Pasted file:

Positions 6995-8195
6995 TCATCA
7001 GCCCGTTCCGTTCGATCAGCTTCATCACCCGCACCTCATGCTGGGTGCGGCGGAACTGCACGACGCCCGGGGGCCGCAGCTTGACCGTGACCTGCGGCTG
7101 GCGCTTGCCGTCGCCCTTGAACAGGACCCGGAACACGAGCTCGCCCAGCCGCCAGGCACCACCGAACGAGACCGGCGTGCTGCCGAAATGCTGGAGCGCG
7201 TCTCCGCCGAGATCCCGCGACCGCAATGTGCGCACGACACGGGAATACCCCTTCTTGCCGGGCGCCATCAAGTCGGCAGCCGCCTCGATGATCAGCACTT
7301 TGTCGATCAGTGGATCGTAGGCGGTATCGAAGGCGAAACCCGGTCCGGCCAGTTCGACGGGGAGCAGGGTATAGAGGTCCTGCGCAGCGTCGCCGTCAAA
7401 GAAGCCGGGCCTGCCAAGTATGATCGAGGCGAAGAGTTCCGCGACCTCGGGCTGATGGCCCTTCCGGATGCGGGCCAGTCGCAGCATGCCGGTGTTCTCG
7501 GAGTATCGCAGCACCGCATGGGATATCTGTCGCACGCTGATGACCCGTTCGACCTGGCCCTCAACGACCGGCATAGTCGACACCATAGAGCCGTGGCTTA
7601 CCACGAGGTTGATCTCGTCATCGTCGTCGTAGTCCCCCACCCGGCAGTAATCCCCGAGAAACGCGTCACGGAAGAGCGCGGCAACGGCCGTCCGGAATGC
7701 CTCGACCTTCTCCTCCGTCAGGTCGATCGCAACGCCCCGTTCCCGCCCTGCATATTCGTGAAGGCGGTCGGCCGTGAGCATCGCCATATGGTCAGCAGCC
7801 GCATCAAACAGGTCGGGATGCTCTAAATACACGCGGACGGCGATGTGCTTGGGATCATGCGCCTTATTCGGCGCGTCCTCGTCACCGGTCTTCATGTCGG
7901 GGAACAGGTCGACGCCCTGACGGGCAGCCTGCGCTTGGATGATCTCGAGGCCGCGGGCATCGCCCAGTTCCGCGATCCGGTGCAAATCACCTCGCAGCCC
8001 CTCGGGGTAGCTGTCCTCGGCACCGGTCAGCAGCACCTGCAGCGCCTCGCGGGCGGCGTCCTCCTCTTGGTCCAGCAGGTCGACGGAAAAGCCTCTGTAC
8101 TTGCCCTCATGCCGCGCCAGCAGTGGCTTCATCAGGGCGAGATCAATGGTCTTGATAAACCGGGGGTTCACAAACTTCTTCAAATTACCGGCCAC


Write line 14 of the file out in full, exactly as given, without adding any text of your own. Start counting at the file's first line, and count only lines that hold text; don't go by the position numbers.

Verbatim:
8101 TTGCCCTCATGCCGCGCCAGCAGTGGCTTCATCAGGGCGAGATCAATGGTCTTGATAAACCGGGGGTTCACAAACTTCTTCAAATTACCGGCCAC